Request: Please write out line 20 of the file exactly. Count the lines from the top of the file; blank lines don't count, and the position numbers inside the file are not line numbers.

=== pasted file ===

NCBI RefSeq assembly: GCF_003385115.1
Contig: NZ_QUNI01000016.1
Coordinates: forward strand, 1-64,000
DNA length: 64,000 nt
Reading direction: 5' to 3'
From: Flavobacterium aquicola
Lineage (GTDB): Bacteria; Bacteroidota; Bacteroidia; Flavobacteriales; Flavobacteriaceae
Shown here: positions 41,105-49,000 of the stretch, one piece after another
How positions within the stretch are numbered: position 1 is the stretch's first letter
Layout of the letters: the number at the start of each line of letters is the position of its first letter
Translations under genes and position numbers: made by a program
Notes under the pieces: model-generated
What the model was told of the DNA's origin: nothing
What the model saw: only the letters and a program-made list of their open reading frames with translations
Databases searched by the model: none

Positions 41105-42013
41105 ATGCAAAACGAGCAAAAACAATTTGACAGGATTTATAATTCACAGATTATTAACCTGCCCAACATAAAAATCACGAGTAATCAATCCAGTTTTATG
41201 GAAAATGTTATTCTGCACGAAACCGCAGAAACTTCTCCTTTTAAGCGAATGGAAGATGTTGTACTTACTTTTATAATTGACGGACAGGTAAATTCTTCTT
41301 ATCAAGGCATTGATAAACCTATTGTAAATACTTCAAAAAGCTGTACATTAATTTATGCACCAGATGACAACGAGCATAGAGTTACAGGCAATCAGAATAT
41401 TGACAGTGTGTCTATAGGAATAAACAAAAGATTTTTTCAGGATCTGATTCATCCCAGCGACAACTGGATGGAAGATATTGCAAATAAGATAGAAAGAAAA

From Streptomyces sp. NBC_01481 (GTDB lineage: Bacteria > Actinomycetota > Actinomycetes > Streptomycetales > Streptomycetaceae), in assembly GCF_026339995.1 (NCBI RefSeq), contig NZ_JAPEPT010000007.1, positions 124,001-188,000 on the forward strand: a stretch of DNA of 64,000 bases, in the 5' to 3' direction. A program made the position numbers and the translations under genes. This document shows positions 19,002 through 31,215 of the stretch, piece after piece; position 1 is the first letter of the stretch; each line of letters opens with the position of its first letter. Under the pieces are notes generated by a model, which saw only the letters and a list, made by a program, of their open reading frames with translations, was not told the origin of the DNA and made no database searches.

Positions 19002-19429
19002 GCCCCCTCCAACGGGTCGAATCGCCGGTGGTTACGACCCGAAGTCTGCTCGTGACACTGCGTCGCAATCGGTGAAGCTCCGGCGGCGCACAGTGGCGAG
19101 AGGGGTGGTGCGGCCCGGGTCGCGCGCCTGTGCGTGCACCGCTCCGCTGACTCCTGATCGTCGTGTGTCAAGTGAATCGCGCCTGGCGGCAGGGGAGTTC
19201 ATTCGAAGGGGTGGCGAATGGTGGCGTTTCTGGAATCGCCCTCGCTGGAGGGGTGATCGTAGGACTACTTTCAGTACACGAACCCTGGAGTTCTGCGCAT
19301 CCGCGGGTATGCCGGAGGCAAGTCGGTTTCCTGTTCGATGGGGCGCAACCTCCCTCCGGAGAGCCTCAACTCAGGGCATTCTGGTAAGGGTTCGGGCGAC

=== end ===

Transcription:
41401 TGACAGTGTGTCTATAGGAATAAACAAAAGATTTTTTCAGGATCTGATTCATCCCAGCGACAACTGGATGGAAGATATTGCAAATAAGATAGAAAGAAAA